The girl in the picture was beautiful.
The first thing I noticed was the Disney eyes, impossibly wide and filled with a storm of withering contempt and starving longing. The arches of her brow were graceful enough to drive an architect to suicide: he could never reproduce something as perfect. Her nose was that of a Caesar, or more appropriately a Czar. And her mouth, small and unused to smiling. It was a face uniquely fascinating, lovely for the depth of its quirks: exquisite and alone. Genetics had somehow found the unlikely intersection between Fairy Princess and Bond Girl.
I fell in love immediately.
I saw her this last Saturday, while standing in the science room at Walla Walla Valley Academy, paging through the 1996 yearbook. She was a senior then, seventeen years old, with a list of activities that spoke to wanting to be somewhere, anywhere, else. I was filled with the desire to help her. I wanted to show her the world. I wanted to hold her and whisper things into her ear. I wanted to make her laugh.
It’s probably a good thing I married her.
I was at my wife’s high school reunion this weekend. This is an odd thing to say about someone I have known for fifteen years, but the experience placed her in a deeper context. I was at once intensely jealous that these people knew her before I did, and at the same time grateful that her friends would accept me instantly, sharing what they knew of the tiny enigma that I love. The rest of the weekend, I was filled with unshakeable déjà vu, but instead of my memories, it was the sense that I should have other memories, a link to someone fifteen years gone and yet right beside me. It was one of the most profound connections I have ever experienced with another human being. I was walking the same streets she had, seeing the same sights and smelling the same smells. Incidentally, those last two are basically sweet onions and prison.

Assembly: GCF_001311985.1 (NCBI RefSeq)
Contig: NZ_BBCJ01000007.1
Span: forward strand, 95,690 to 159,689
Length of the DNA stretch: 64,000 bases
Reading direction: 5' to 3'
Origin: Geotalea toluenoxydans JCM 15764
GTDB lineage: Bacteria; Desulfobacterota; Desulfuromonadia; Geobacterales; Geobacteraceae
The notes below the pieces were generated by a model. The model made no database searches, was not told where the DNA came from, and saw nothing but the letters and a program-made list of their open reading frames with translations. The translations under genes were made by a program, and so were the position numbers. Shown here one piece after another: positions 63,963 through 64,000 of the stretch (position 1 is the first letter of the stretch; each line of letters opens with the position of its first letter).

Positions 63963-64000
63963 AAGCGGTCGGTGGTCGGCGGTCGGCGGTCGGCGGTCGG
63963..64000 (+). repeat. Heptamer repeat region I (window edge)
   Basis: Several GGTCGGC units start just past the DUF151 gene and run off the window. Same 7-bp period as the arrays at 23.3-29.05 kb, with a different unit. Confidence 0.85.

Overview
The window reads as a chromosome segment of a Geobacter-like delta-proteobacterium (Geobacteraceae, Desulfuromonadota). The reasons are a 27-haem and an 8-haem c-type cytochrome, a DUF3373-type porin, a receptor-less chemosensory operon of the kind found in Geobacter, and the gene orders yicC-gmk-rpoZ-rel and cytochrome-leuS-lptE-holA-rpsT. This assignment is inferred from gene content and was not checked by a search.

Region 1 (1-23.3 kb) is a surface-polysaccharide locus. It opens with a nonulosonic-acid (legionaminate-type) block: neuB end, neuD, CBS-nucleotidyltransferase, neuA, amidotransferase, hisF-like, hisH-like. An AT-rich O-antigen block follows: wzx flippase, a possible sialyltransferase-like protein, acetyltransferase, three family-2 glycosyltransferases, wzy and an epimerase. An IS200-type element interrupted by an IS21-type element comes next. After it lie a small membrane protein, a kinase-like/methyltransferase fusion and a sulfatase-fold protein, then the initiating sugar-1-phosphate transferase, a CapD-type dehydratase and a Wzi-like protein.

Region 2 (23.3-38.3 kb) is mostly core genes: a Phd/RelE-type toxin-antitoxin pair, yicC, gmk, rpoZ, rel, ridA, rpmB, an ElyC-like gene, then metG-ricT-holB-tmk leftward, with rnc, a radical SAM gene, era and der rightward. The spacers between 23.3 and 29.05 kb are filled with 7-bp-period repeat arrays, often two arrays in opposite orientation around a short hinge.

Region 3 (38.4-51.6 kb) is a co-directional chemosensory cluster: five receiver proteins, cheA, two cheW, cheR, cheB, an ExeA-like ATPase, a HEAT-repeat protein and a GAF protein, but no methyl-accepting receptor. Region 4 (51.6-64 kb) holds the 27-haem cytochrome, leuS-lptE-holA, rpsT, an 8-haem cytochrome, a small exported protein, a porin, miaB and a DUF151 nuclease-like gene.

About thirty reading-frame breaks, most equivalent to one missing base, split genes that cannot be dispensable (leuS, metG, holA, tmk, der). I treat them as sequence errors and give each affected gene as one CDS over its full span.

In the pictures, she had hair past her shoulders, which served to make her already delicate face all the more vulnerable. By the time I met her, she had already chopped it into one of the various pixie cuts she has sported this last decade and a half. The hair created something of a barrier between now and then, the concrete moment of transition between smalltown girl (living in a lonely woooorld) to independent college woman that hijacks smitten upperclassmen into carrying boxes stuffed with bricks. Our lives are filled with these transformative moments that we often commemorate with a change in appearance. A symbolic severing of the past.
Of course, not all transformations are positive or willing. Divorce is a big one, especially for the children that literally have no power over that sort of thing and inevitably internalize at least some of the turmoil. Even I did, no matter how many times my mother assured me that none of it was my fault. She did everything right yet there was still some part of me that at least wondered if I wasn’t slightly at fault. After possibly the longest digression that isn’t even tangentially related to the episode at hand, I can come to this week’s episode, “What Are Friends For?” which is about a girl’s life in the wake of possibly the least acrimonious divorce on record.
Dad has stayed in New York, with his new wife and her three children (and since this is 1980, presumably a live-in maid and Cousin Oliver), while Mom has taken daughter Amy to Santa Monica to start a new life. Amy refuses to talk with her father, while Mom speaks quite reasonably with the man over the phone, encouraging him not to stop trying to repair the relationship with his estranged daughter. I remember my parents directly before and after the divorce and let’s just say there were no comforting conversations between the two of them. The Greater Los Angeles area should be happy that neither one had access to biological weapons.